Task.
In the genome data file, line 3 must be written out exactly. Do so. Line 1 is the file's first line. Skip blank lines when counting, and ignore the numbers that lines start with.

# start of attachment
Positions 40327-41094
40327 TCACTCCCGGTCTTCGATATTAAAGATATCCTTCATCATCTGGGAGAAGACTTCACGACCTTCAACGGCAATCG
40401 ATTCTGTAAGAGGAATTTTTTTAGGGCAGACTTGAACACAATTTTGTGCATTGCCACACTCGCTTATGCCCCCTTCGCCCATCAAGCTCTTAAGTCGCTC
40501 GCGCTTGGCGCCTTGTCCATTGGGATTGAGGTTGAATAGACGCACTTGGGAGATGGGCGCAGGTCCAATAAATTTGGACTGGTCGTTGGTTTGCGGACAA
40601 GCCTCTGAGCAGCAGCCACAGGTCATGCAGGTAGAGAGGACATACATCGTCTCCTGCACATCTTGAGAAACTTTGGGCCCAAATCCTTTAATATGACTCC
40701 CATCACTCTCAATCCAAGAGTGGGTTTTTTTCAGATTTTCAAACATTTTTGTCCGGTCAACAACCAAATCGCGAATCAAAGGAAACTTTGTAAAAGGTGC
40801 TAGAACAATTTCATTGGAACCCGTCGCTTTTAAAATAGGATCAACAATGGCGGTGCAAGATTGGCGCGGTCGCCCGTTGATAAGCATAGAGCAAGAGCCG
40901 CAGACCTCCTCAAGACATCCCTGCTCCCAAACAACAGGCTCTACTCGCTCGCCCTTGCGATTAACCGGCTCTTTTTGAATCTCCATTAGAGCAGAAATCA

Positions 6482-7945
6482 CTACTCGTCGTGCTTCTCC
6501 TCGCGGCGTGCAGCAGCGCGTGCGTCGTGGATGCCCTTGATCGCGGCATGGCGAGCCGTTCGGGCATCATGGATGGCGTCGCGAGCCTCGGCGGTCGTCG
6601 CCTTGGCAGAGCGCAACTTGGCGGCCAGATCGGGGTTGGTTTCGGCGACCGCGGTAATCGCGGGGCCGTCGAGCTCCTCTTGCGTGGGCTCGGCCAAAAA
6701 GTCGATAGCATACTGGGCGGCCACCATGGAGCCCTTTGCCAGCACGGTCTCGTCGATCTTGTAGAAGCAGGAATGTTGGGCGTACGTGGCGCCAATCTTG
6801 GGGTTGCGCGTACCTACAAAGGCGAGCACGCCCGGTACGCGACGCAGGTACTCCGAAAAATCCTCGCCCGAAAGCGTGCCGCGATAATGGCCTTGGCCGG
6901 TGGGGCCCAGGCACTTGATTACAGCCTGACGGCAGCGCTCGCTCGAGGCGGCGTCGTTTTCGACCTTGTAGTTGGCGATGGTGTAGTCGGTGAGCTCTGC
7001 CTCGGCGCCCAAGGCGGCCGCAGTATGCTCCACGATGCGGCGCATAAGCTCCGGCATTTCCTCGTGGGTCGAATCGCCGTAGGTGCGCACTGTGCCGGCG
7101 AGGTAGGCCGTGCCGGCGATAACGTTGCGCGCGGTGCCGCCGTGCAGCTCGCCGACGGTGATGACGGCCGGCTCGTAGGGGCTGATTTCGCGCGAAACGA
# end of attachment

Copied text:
40401 ATTCTGTAAGAGGAATTTTTTTAGGGCAGACTTGAACACAATTTTGTGCATTGCCACACTCGCTTATGCCCCCTTCGCCCATCAAGCTCTTAAGTCGCTC